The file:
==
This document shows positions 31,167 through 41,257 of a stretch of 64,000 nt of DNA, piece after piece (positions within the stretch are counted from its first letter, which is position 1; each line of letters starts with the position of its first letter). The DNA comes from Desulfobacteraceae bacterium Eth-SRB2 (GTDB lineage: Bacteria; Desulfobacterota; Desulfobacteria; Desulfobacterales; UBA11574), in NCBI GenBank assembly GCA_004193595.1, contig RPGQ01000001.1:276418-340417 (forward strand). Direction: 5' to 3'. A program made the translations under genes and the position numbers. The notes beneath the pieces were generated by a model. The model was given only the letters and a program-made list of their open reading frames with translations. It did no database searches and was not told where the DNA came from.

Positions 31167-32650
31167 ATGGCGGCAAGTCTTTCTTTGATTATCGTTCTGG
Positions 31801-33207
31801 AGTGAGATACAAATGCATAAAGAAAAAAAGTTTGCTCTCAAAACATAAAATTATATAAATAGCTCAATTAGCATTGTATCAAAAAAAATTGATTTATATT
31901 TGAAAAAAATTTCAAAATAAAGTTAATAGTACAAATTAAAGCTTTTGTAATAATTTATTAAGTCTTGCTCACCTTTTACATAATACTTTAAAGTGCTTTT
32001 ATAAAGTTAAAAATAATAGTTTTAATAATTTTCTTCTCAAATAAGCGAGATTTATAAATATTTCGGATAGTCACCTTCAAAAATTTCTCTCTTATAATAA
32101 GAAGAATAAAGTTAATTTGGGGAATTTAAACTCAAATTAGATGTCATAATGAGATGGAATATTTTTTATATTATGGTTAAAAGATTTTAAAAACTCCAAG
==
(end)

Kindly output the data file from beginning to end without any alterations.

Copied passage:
This document shows positions 31,167 through 41,257 of a stretch of 64,000 nt of DNA, piece after piece (positions within the stretch are counted from its first letter, which is position 1; each line of letters starts with the position of its first letter). The DNA comes from Desulfobacteraceae bacterium Eth-SRB2 (GTDB lineage: Bacteria; Desulfobacterota; Desulfobacteria; Desulfobacterales; UBA11574), in NCBI GenBank assembly GCA_004193595.1, contig RPGQ01000001.1:276418-340417 (forward strand). Direction: 5' to 3'. A program made the translations under genes and the position numbers. The notes beneath the pieces were generated by a model. The model was given only the letters and a program-made list of their open reading frames with translations. It did no database searches and was not told where the DNA came from.

Positions 31167-32650
31167 ATGGCGGCAAGTCTTTCTTTGATTATCGTTCTGG
Positions 31801-33207
31801 AGTGAGATACAAATGCATAAAGAAAAAAAGTTTGCTCTCAAAACATAAAATTATATAAATAGCTCAATTAGCATTGTATCAAAAAAAATTGATTTATATT
31901 TGAAAAAAATTTCAAAATAAAGTTAATAGTACAAATTAAAGCTTTTGTAATAATTTATTAAGTCTTGCTCACCTTTTACATAATACTTTAAAGTGCTTTT
32001 ATAAAGTTAAAAATAATAGTTTTAATAATTTTCTTCTCAAATAAGCGAGATTTATAAATATTTCGGATAGTCACCTTCAAAAATTTCTCTCTTATAATAA
32101 GAAGAATAAAGTTAATTTGGGGAATTTAAACTCAAATTAGATGTCATAATGAGATGGAATATTTTTTATATTATGGTTAAAAGATTTTAAAAACTCCAAG